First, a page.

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How To Support Your Marketing Budget With The Help of Analytics

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“Half the money I spend on advertising is wasted; the trouble is I don’t know which half.” – John Wanamaker

Whether you’re a marketer working for a large multi-national corporation or an early-stage startup, you are aware that the marketing budget is increasingly under scrutiny.

One of the biggest marketing challenges is being able to justify your marketing spend for the future and then allocating your budget judiciously.

Gone are the days when you could adopt a “spray-and-pray” approach to your marketing spend. Today’s marketer needs to make complex decisions on what programs goes into the marketing budget, how to deploy the budget and finally, how to extract the maximum return on investment.

So how can you address this challenge and define your marketing budget?

Budget Cuts: You are not alone

The tightening of marketing budgets is not unique to any particular industry or company. It affects everyone.

Here are some examples on how others are tackling the budget issue:

If you have read the stories (listed above and others elsewhere), you will realize that the mantra is to spend smart and bet on digital.

So what considerations should go into making a marketing budget?

What goes into a Marketing budget?

Here are some of the points to note while drawing up your budget:

  • Campaigns: What campaigns do you plan to run for the year? How many campaigns? Would you like to run it globally or locally? Should it be digital or ads or others?
  • Channels: What channels are most relevant for your business? Which channels do you want to launch your campaign on? Where do you want to run your paid campaigns?
  • Contacts: What is the current volume of contacts? What is the planned rate of increase in your contacts (entering various stages of the funnel during a certain period of time)?
  • Content:  What type of content is relevant for your business and what has performed well in the past? Do you want to build the content yourself or outsource production? Should the content include text, videos, or some combination of the two?
  • Funnel: What is the estimated volume of contacts thru your funnel? What are the expected conversion rates by stage? What programs are needed to drive the funnel conversion? Should it be driven inhouse or outsourced or both?
  • Revenue: What is the planned revenue – by geo, by segment? Where is the potential ‘bang for the buck’?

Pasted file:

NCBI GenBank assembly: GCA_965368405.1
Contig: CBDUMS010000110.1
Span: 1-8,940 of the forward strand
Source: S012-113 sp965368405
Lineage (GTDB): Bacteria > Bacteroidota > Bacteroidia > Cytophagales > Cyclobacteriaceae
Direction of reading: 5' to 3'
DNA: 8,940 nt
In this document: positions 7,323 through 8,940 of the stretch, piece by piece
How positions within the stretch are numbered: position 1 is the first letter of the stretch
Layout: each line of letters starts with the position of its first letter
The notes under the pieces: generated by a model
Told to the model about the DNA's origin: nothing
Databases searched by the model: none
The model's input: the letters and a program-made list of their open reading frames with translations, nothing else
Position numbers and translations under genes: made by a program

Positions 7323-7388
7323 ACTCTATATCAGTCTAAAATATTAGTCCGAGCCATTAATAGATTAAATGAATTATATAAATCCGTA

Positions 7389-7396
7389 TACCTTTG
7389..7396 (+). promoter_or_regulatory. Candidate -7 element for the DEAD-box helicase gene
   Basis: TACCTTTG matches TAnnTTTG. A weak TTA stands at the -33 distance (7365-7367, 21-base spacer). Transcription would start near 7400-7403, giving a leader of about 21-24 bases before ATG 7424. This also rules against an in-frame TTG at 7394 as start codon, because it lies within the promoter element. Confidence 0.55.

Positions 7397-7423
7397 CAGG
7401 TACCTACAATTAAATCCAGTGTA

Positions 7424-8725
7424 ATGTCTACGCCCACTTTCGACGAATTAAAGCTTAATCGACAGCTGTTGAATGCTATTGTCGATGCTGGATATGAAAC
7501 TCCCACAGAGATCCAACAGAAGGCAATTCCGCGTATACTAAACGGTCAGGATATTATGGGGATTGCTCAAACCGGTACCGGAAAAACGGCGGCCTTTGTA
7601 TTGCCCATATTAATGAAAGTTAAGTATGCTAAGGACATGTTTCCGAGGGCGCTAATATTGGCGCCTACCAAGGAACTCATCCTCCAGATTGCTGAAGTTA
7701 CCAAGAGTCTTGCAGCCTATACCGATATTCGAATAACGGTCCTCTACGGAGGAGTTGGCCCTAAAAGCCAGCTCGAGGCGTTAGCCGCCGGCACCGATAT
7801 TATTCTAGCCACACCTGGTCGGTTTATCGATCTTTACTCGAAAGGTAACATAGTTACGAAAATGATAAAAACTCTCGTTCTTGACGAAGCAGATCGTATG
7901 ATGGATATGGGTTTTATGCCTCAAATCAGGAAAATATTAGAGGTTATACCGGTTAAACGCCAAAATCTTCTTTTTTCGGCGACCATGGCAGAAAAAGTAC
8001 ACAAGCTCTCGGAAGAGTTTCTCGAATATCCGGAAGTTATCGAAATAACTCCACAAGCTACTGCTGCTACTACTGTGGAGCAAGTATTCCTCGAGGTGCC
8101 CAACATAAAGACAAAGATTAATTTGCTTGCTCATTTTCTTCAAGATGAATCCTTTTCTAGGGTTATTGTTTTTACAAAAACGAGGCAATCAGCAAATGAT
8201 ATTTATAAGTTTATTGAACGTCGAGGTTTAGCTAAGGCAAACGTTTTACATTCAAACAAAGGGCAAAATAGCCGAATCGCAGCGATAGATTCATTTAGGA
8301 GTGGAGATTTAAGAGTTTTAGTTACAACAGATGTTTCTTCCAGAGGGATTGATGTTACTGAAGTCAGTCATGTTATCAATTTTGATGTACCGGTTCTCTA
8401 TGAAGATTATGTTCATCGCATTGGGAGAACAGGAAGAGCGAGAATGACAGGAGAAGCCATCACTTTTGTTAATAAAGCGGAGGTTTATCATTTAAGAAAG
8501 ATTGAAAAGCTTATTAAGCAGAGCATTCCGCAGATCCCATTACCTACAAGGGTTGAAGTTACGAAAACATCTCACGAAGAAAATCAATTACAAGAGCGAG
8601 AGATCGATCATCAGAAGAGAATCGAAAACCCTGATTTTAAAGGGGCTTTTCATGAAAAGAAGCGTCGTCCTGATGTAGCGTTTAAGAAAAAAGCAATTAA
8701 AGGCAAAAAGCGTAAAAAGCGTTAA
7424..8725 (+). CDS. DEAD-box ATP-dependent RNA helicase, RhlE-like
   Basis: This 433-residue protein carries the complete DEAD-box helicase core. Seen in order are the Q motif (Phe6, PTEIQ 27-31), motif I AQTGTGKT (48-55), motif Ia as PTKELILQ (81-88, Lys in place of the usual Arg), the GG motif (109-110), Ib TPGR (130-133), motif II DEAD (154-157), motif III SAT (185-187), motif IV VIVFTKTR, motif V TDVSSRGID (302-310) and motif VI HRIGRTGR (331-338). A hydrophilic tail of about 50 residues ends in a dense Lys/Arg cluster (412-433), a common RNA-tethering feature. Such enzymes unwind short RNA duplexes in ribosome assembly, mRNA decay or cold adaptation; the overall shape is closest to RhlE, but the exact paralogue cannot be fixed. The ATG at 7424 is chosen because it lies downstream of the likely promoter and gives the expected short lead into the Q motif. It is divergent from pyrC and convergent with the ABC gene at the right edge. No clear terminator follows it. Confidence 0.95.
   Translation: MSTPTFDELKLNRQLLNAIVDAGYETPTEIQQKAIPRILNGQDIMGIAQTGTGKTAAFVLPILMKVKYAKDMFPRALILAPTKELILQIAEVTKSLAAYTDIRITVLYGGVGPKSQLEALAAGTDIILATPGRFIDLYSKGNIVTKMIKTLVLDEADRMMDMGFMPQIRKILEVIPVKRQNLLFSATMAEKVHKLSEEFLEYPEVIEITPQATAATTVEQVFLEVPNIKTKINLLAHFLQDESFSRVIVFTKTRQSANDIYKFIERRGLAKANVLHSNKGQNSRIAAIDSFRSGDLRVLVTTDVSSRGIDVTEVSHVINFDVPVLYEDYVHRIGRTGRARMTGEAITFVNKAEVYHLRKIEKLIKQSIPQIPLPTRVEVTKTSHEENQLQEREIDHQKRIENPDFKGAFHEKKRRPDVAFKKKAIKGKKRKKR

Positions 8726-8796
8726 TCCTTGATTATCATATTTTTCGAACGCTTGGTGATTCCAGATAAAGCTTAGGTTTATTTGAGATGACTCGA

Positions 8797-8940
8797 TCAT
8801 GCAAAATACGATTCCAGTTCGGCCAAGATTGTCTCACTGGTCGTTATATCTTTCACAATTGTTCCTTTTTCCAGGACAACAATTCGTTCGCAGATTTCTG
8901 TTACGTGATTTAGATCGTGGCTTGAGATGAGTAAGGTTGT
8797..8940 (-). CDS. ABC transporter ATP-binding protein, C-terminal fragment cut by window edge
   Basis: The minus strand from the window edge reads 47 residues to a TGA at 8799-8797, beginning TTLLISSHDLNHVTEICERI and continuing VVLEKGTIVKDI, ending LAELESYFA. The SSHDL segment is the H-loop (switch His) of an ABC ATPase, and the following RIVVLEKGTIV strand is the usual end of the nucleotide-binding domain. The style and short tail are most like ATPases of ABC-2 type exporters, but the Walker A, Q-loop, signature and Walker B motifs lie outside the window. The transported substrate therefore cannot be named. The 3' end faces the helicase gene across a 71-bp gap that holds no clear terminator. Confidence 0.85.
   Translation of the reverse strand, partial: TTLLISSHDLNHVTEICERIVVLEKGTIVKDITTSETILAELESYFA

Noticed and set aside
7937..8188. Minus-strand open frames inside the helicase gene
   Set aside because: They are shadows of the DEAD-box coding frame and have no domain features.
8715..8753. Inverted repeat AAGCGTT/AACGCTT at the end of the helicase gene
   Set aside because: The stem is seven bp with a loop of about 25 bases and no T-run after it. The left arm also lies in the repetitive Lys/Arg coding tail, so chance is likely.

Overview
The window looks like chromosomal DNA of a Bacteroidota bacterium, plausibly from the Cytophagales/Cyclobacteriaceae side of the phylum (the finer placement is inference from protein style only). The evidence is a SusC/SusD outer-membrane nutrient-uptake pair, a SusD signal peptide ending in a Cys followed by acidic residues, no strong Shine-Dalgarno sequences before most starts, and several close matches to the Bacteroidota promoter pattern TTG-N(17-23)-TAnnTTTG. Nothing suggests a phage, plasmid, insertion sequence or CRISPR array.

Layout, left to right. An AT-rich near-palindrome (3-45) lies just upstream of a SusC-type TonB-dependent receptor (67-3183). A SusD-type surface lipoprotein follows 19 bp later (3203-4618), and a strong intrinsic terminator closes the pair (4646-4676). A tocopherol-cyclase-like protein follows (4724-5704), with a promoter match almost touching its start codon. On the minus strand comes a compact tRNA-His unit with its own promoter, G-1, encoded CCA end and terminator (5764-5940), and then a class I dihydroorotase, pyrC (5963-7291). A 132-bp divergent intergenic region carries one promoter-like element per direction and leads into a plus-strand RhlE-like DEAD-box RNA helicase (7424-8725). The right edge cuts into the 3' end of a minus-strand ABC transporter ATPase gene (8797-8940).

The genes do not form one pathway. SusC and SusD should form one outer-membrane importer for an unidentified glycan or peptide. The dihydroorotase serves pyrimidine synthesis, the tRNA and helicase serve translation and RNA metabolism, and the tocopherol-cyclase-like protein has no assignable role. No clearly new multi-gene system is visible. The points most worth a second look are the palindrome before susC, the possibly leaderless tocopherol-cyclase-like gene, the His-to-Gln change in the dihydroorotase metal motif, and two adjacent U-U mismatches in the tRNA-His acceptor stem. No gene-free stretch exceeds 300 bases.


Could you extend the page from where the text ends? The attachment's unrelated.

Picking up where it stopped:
Most of the budget considerations would typically fall within one of the above categories. Capture these points and address them in the context of your business. You should now have a high-level set of items to use for the next step in your budgeting exercise.

What drives the actual numbers in your budget?

After you’ve identified the various marketing programs that go into your budget, you need to determine the actual numbers for each program on your list.

Your marketing programs should be governed by what you want to achieve. So this leads to measuring metrics. You should focus on business metrics and ignore “vanity” metrics such as clicks, views, and others.

“In one of the key findings, the top metrics being used by marketers to measure customer experience successes are directly tied to business outcomes. The No. 1 metric is retention-rate improvement (cited by 69% of respondents), and No. 2 is acquisition-rate improvement (62%).”CMO Council Study

The goal is to make sure that every marketing dollar helps you drive closer to your expected return in terms of new leads, conversions, revenue etc.

Wrapping It Up

Figuring out your Marketing budget is a daunting task, but one of the key requirements is being able to measure and manage the right metrics.

It’s easy to get distracted by vanity metrics and lose focus on business outcomes. So rather than wasting time managing data, adopt a marketing analytics solution that delivers actionable insights to you. Evaluate your needs, options, best case scenarios and then plan your budget based on hard metrics.

This can help you lay the foundation for a strong marketing plan and subsequently a viable marketing budget.